Influenza A virus-dependent remodeling of pulmonary clock function in a mouse model of COPD.
Daily oscillations of pulmonary function depend on the rhythmic activity of the circadian timing system. Environmental tobacco/cigarette smoke (CS) disrupts circadian clock leading to enhanced inflammatory responses. Infection with influenza A virus (IAV) increases hospitalization rates and death in susceptible individuals, including patients with Chronic Obstructive Pulmonary Disease (COPD). We hypothesized that molecular clock disruption is enhanced by IAV infection, altering cellular and lung function, leading to severity in airway disease phenotypes. C57BL/6J mice exposed to chronic CS, BMAL1 knockout (KO) mice and wild-type littermates were infected with IAV. Following infection, we measured diurnal rhythms of clock gene expression in the lung, locomotor activity, pulmonary function, inflammatory, pro-fibrotic and emphysematous responses. Chronic CS exposure combined with IAV infection altered the timing of clock gene expression and reduced locomotor activity in parallel with increased lung inflammation, disrupted rhythms of pulmonary function, and emphysema. BMAL1 KO mice infected with IAV showed pronounced detriments in behavior and survival, and increased lung inflammatory and pro-fibrotic responses. This suggests that remodeling of lung clock function following IAV infection alters clock-dependent gene expression and normal rhythms of lung function, enhanced emphysematous and injurious responses. This may have implications for the pathobiology of respiratory virus-induced airway disease severity and exacerbations.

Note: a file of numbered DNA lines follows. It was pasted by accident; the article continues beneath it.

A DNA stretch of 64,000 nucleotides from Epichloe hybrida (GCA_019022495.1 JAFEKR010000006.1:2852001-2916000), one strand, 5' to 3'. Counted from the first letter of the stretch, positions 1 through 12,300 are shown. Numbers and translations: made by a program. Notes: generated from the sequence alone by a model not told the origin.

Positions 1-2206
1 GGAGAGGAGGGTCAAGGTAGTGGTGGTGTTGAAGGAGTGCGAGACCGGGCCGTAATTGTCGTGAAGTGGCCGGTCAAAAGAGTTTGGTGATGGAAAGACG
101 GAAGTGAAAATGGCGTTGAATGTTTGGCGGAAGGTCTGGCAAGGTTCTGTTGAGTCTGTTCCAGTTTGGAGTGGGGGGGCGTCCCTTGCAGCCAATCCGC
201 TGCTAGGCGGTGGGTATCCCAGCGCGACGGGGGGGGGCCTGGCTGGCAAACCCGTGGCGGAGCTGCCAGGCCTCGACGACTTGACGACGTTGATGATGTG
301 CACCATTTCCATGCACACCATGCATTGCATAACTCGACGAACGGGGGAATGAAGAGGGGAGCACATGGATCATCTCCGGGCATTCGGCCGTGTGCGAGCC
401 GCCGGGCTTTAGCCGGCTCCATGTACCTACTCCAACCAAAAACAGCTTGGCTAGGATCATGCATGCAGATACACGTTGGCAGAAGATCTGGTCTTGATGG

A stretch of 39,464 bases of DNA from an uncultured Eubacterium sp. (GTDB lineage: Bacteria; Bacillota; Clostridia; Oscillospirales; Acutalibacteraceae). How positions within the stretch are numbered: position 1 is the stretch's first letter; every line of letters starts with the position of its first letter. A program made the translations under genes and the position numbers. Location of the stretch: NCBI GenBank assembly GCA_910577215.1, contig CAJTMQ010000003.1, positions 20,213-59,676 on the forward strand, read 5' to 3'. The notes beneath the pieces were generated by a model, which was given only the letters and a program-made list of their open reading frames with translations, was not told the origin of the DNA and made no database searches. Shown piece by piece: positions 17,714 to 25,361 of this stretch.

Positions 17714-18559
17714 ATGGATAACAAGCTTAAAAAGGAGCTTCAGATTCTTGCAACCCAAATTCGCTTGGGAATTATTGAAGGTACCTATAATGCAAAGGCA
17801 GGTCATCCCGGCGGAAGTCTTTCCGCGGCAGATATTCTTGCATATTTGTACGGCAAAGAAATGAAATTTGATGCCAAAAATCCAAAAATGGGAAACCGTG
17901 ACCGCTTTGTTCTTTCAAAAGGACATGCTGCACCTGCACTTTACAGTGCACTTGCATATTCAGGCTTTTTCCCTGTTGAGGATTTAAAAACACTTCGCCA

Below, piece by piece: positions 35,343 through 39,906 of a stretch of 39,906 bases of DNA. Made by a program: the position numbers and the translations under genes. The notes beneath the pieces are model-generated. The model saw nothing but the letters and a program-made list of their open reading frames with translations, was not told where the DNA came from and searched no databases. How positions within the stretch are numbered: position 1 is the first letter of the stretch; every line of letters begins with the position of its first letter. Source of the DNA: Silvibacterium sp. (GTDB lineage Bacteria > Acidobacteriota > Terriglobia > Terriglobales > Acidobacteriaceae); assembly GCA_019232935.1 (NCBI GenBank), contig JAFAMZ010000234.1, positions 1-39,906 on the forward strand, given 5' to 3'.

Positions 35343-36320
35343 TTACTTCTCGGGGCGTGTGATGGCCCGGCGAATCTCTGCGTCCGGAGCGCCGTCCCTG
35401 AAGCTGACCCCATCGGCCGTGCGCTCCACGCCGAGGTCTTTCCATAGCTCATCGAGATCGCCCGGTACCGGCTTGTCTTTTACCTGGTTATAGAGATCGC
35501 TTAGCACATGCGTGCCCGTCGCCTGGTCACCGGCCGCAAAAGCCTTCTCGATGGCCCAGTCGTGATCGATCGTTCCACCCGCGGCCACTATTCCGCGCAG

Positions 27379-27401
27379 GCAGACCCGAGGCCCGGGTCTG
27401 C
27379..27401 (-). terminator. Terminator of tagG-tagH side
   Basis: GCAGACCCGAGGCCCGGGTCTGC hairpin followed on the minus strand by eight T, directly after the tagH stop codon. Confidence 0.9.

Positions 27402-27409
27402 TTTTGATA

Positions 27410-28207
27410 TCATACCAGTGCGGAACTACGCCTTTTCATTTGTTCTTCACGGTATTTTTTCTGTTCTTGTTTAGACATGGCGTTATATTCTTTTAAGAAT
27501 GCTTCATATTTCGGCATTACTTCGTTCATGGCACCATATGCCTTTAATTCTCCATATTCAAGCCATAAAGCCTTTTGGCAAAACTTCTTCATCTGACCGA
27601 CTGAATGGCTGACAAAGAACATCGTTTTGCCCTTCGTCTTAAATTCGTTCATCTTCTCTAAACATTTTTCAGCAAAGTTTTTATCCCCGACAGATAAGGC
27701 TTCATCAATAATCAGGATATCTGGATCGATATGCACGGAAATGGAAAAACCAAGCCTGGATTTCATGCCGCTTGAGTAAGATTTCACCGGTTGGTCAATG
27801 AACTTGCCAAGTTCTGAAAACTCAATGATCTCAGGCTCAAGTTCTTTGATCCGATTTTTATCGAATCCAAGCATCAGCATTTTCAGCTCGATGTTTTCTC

Sci Rep. 2015 Apr 29;4:9927. doi: 10.1038/srep09927.